Nanopore sensors have the potential to be the ultimate detector of biological species. These offer rapid, high-throughput, single-molecule, and label-free methods for characterizing individual biomolecules. The physical detection principle of this technology is similar to that of Coulter counters which are used to detect charged, micron-sized particles. While nanopores have been developed and used extensively to sequence individual DNA, less attention has been paid to other applications such as translocation of larger molecules. The Doyle Group studies the translocation of λ-DNA, DNA knots, and filamentous bacteriophages through nanopores.
Sharma, R.K., Agrawal, I., Dai, L., Doyle, P.S. and Garaj, S., 2021. DNA Knot Malleability in Single-Digit Nanopores. Nano Letters, 21(9), pp.3772-3779. (2021).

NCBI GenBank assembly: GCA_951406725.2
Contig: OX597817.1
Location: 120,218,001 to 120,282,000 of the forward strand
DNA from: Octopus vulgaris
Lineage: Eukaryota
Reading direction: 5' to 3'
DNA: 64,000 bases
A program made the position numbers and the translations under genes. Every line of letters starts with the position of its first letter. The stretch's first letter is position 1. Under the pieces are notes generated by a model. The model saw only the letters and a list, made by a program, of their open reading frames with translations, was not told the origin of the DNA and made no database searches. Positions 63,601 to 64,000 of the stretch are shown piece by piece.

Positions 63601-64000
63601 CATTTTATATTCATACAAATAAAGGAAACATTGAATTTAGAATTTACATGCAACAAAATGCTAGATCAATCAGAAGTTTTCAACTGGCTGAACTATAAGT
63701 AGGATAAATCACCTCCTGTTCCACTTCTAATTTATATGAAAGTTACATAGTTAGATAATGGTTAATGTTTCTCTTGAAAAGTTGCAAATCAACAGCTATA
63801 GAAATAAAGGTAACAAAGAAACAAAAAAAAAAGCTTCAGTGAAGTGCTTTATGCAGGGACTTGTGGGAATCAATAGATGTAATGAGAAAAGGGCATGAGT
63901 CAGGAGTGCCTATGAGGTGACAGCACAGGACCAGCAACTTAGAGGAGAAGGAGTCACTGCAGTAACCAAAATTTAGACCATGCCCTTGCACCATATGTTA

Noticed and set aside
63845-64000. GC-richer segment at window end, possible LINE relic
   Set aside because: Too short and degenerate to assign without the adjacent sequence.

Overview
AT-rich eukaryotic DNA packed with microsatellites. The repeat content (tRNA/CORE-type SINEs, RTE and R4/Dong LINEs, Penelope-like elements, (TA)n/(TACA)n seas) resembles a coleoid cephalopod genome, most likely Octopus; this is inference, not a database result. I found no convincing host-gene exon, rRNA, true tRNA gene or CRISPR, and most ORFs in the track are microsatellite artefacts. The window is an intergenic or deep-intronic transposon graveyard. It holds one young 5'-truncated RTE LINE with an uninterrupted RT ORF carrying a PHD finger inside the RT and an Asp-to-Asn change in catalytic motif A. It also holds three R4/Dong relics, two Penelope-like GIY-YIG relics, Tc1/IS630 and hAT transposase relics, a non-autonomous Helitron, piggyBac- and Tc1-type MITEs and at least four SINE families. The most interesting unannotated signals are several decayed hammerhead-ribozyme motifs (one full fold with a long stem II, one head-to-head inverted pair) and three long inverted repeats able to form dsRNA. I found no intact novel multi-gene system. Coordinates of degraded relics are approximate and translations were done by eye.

Sharma, R.K., Agrawal, I., Dai, L., Doyle, P.S. and Garaj, S., Complex DNA knots detected with a nanopore sensor. Nature communications, 10(1), pp.1-9. (2019)
Narsimhan, V., Renner, C.B. and Doyle, P.S., ‘Translocation dynamics of knotted polymers under a constant or periodic external field’, Soft Matter, 12(22), pp.5041-5049. (2016)